Apr 242012
 
 April 24, 2012  Youth & Schools

A new study by University of Houston Law Center Professor Jim Hawkins finds a credit card reform act has had little effect on aggressive marketing to college students. Research shows college students continue to receive prescreened mail offers and tangible gifts from credit card companies, and young consumers are still qualifying for credit cards without demonstrating they have enough earned income to pay off the debt in spite of stringent rules imposed by the CARD Act.

Hawkins surveyed more than 500 students and examined 300 agreements between issuers and colleges and alumni associations over the past two years. Offering the first empirical assessment of the Credit Card Accountability, Responsibility, and Disclosure (CARD) Act of 2009 effectiveness, the study will be published in the Washington and Lee Law Review in fall 2012.

“Based on this survey and study, I found that many of the CARD Act’s student and young consumer provisions have not affected credit markets in the ways the Act’s proponents had hoped,” Hawkins said.

Taking effect in February 2010, the CARD Act was designed to prevent student over-indebtedness, to end aggressive marketing to college students, and to reveal and change avaricious agreements between credit card issuers and colleges.

According to the study, 68% of students under 21 reported receiving credit card offers in the mail during the preceding year, a practice the Act’s sponsors hoped to curtail. Also, 40% of students reported seeing credit card companies giving gifts to students while the Act was in effect.

Under the Act, banks and card issuers were also banned from offering credit cards to anyone under the age of 21, unless they have a qualified co-signer or proof of sufficient income to repay the debt.

“Most troubling, students are still qualifying for credit cards without demonstrating an ability to repay the debt,” Hawkins said. “My study found that 27% of students under 21 who were applying by themselves for credit cards listed loans as part of their income to qualify for
the card.”

Hawkins also found that the requirement that credit card companies disclose previously secret agreements between issuers and colleges has caused virtually no change in the number of these agreements or their terms. Approximately 64% of the 300 agreements studied remained exactly the same in 2010 as they were in 2009.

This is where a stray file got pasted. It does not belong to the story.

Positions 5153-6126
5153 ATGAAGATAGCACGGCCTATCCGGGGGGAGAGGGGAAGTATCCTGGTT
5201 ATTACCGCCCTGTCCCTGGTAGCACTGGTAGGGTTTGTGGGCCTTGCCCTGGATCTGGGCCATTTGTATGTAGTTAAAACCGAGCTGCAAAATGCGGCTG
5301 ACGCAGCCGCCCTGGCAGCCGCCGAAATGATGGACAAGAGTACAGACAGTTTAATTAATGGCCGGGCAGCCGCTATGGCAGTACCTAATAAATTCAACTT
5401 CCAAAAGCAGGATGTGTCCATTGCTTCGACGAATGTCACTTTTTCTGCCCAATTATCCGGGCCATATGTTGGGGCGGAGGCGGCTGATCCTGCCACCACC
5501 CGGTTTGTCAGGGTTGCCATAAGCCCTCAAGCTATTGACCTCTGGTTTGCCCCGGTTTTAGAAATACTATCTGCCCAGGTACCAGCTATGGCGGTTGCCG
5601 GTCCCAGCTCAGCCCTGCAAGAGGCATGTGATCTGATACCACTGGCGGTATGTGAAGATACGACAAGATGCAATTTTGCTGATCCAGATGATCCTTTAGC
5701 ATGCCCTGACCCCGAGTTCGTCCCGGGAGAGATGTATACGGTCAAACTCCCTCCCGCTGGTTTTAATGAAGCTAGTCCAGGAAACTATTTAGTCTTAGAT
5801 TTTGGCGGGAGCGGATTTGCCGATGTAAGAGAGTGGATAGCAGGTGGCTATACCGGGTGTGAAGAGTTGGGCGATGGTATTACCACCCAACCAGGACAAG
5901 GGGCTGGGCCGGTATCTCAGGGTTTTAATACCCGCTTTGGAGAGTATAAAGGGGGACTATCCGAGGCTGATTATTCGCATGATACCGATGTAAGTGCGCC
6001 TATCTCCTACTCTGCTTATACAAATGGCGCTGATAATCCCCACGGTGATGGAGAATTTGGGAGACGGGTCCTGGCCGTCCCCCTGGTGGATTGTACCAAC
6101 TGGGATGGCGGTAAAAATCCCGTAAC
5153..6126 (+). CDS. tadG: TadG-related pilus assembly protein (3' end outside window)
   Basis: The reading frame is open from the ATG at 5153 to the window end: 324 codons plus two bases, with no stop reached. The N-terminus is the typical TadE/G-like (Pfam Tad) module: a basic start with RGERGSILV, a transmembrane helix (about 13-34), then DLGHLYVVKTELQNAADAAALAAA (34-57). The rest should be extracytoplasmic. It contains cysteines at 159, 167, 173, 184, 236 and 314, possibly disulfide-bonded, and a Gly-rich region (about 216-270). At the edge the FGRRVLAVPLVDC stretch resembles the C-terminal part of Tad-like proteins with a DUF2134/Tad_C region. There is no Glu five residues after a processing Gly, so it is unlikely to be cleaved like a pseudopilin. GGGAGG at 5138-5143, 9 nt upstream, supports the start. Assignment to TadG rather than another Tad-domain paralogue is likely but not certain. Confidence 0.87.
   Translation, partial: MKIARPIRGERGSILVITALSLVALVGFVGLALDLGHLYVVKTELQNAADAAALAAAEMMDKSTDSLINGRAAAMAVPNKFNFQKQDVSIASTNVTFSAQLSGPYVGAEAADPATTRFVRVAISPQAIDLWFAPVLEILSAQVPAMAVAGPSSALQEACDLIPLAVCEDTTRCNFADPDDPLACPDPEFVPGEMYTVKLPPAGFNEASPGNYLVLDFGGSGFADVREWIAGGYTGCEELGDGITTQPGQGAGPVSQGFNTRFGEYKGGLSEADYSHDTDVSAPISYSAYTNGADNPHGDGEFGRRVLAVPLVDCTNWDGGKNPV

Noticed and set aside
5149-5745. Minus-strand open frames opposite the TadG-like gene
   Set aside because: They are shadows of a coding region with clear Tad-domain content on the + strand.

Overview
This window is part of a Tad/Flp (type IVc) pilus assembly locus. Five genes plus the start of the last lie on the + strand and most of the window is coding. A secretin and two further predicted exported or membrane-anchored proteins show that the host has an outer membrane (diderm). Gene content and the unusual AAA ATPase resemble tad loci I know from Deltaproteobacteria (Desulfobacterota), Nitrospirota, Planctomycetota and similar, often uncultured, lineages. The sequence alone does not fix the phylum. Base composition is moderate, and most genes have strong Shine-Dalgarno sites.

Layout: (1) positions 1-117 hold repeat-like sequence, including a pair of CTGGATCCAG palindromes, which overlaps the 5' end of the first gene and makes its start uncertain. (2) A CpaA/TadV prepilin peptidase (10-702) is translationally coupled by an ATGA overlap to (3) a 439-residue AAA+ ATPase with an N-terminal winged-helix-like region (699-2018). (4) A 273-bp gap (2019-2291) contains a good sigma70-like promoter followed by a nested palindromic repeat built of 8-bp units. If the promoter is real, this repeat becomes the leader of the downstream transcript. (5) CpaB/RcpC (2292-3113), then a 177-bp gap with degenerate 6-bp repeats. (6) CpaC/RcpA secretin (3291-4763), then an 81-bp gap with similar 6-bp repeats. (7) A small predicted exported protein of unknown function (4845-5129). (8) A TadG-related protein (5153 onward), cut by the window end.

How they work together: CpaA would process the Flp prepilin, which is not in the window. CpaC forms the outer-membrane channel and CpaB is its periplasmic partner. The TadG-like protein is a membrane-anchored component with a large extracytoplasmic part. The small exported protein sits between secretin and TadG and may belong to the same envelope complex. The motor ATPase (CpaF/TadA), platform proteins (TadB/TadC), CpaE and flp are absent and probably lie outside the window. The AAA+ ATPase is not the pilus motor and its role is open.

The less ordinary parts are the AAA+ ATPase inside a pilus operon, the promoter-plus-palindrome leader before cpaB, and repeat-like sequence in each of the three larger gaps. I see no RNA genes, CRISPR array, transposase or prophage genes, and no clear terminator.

“Some agreements were terminated, but almost all of them appear to have been terminated in the ordinary course of business,” Hawkins said. “In only two cases in all of the 300 agreements that I reviewed did I observe any mention of regulation as influencing the decision to end the arrangement.”

As Professor Hawkins clarified for PogoWasRight.org, the agreements did comply with the transparency requirement, but did nothing to improve the terms offered to students.

However, despite these numbers, there is evidence the Act may be working gradually. After conducting the same survey in the two different years during which the Act has been in effect, Hawkins found that the number of students reporting offers being mailed to them decreased between 2010 and 2011.

According to Hawkins, the CARD Act’s strategy for preventing marketing to young consumers is indirect. The Act does not explicitly ban sending people under 21 credit card offers in the mail; it just makes it more difficult to get their addresses. The Act also does not ban credit card marketing on colleges; it just prevents one narrow type of advertising, Hawkins notes.

“If Congress was concerned about people under 21 receiving credit card offers in the mail, it could directly prevent that conduct by making it illegal to mail anyone under 21 a credit card offer,” Hawkins said. “Similarly, if Congress was concerned about abusive terms in the agreements between credit card companies and colleges, it could directly forbid those abusive terms instead of just requiring companies disclose the agreements.”

Source: University of Houston

This is an issue I’ve blogged about before on PogoWasRight.org in terms of colleges making money by selling student information to credit card companies. Professor Hawkins’ research suggests that if we really want to address the problem of student indebtedness associated with too-easy-to-get credit cards, we need to prohibit colleges from providing their data to credit card companies. So…. will Congress make that happen or will the U.S. Department of Education? Or will everyone continue to stick their heads in the sand while students run into financial trouble?

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